L.A. City and County COVID-19 Weekly Update (November 23, 2020)

CA Health and Government COVID-19 Guidance: Week in Review

A Dangerous COVID-19 Surge
Last week, Los Angeles County experienced what the County Department of Public Health described as “a dangerous acceleration of cases.” The increase in new cases last week outpaced the highest rates in the County at any time during the COVID-19 pandemic, including during the surge in July. In a press release issued on Thursday, November 19, 2020, the County noted: “From June 20 through July 3, the 7-day average increase in new cases was 47%. From October 28 through November 10, the 7-day average increase in new cases is surging at 68%.” 
The County remains in Tier 1 of the State’s Blueprint, along with 42 of the state’s 58 counties, covering approximately 94% of the state’s population, after the Governor moved several counties back from reopenings in what he called pulling the “emergency brake” on Monday, November 16, 2020. 
New Restrictions
On Tuesday, November 17, 2020, the County announced new restrictions on businesses and private gatherings, in an effort to control the surging COVID-19 infection rates. These restrictions went into effect on Friday, November 20, 2020, unless otherwise noted below.

Retail, Personal Care and Entertainment

  • For nonessential businesses permitted to operate indoors—including retail stores, offices and personal care services—occupancy will be limited to 25% of maximum capacity.
  • The number of customers at entertainment centers (cardrooms, outdoor mini golf, go carts and batting cages) will be limited to 50% of maximum outdoor capacity.
  • Services at personal care establishments may only be provided by appointment and only to customers wearing face coverings by staff wearing face coverings.
  • Services that require either the customer or the staff to remove their face covering, such as facials and shaves, are not permitted.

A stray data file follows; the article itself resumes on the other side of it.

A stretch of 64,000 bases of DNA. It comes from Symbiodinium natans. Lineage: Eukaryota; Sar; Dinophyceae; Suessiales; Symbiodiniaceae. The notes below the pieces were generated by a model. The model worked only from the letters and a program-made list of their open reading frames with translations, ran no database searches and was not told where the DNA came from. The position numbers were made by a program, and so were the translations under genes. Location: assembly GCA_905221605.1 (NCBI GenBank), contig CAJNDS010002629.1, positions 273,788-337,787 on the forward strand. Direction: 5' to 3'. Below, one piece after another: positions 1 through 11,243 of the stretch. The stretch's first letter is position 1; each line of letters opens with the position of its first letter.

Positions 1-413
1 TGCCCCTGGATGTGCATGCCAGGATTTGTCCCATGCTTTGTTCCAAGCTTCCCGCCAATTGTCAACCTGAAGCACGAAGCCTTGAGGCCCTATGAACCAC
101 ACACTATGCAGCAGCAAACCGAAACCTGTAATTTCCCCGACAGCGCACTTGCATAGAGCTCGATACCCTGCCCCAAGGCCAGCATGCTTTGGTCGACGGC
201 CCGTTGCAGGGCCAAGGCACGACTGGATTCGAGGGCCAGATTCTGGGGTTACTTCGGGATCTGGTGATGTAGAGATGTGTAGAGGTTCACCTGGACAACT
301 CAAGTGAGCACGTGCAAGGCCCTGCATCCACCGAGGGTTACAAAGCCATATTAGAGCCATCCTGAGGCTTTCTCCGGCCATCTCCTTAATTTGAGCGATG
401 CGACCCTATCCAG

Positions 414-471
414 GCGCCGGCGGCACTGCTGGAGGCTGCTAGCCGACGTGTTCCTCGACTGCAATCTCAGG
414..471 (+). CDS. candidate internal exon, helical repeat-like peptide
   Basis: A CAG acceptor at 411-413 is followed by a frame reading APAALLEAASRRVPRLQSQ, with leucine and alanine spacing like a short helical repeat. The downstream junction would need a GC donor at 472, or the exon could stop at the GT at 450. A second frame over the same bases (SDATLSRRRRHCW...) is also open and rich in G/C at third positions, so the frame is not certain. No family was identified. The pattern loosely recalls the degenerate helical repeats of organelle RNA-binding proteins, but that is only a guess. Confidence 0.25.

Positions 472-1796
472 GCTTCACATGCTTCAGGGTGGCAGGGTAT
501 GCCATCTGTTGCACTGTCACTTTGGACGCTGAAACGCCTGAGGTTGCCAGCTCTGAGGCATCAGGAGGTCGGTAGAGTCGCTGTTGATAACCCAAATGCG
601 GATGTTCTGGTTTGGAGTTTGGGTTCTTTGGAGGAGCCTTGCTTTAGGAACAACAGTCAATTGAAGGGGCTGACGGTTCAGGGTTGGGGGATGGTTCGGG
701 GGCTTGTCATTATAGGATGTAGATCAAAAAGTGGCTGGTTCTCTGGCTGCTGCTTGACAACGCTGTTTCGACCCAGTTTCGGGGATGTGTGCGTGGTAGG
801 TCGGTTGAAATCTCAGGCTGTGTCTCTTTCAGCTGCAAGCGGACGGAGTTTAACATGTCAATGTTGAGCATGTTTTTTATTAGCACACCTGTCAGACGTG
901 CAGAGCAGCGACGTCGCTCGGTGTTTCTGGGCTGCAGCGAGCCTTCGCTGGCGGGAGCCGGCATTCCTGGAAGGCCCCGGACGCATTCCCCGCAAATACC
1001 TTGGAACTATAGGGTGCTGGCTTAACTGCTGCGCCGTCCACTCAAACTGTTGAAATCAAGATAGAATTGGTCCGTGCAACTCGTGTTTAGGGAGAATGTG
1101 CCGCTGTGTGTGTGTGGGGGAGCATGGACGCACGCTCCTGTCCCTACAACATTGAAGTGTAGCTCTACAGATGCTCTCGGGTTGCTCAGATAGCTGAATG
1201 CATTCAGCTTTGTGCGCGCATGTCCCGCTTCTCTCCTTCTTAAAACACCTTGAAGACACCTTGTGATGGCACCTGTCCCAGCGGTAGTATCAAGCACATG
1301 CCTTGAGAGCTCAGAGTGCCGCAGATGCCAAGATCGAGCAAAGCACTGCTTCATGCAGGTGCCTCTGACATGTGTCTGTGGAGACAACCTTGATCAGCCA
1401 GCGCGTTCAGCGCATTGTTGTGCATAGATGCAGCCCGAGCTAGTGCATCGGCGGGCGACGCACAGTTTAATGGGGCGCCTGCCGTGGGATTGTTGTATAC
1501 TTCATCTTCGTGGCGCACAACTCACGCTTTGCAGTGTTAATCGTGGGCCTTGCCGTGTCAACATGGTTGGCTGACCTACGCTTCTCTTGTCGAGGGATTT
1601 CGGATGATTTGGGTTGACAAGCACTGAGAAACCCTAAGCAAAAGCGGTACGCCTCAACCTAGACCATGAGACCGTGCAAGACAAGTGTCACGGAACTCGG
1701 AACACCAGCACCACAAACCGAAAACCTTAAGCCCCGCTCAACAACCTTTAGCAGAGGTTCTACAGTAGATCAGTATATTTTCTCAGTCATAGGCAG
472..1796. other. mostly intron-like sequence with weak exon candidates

• Food and drinks cannot be served to customers at retail or personal service establishments.
Restaurants, Breweries and Wineries 
  • The number of patrons at outdoor restaurants, breweries and wineries will be limited to 50% of maximum outdoor capacity until November 25, 2020, at 10 p.m., after which all restaurants, breweries, wineries and bars are closed for both indoor and outdoor service through at least December 16, 2020. These establishments can continue operations for retail, drive-through, pickup and delivery only.
    • On Sunday, November 22, 2020, L.A. County Department of Public Health announced the closure of all restaurants, breweries, wineries and bars for both indoor and outdoor service.
  • Restaurants, breweries, wineries, bars and all other nonessential retail establishments must close from 10 p.m. to 6 a.m.
    • Note that this restriction was pre-empted by the State’s new Limited Stay at Home order, including a mandatory curfew between 10 p.m. and 5 a.m. for all counties in Tier 1 of the Blueprint, which went into effect on Saturday, November 21, 2020, and runs through December 21, 2020.  
Outdoor Gatherings
  • Outdoor gatherings remain the only gatherings permitted, and they must only include 15 people maximum who are members of no more than three households.

Hospital Capacity
On Wednesday, November 18, 2020, L.A. County Health Services Director Dr. Christina Ghaly presented on the County’s hospital capacity and testing. She stated that the County’s transmission rate (R) has risen to 1.18, a “marked increase” from last week’s estimated rate of 1.03. The highest rate experienced in L.A. County during this pandemic was 1.26, in late June. On Sunday, November 22, 2020, the County Department of Public Health posted the graphic below, showing the sharp increase in hospitalizations over the past several weeks.

Dr. Ghaly also said that the County has experienced a significant increase in new hospitalizations, with the daily new patient number nearly doubling since September. The County has seen a daily increase in the number of people hospitalized due to COVID-19 nearly every day in the month of November. Based on both this estimated transmission rate and current infection trends, Dr. Ghaly said that it is “highly likely” that the County will soon see the highest hospitalization rates to date during this pandemic. Even with significant changes in behavior, there will likely be major increases in the number of hospitalizations in the next two to three weeks, and while hospital capacity remains adequate, the County’s model now predicts an increasing number of new cases that may overwhelm hospital capacity and specifically ICU capacity. Dr. Ghaly cautioned that while County hospitals have capacity to “flex up” their beds and equipment, staffing (particularly ICU staffing) is not as flexible and is not an unlimited resource.



pursuant to New York DR 2-101(f)

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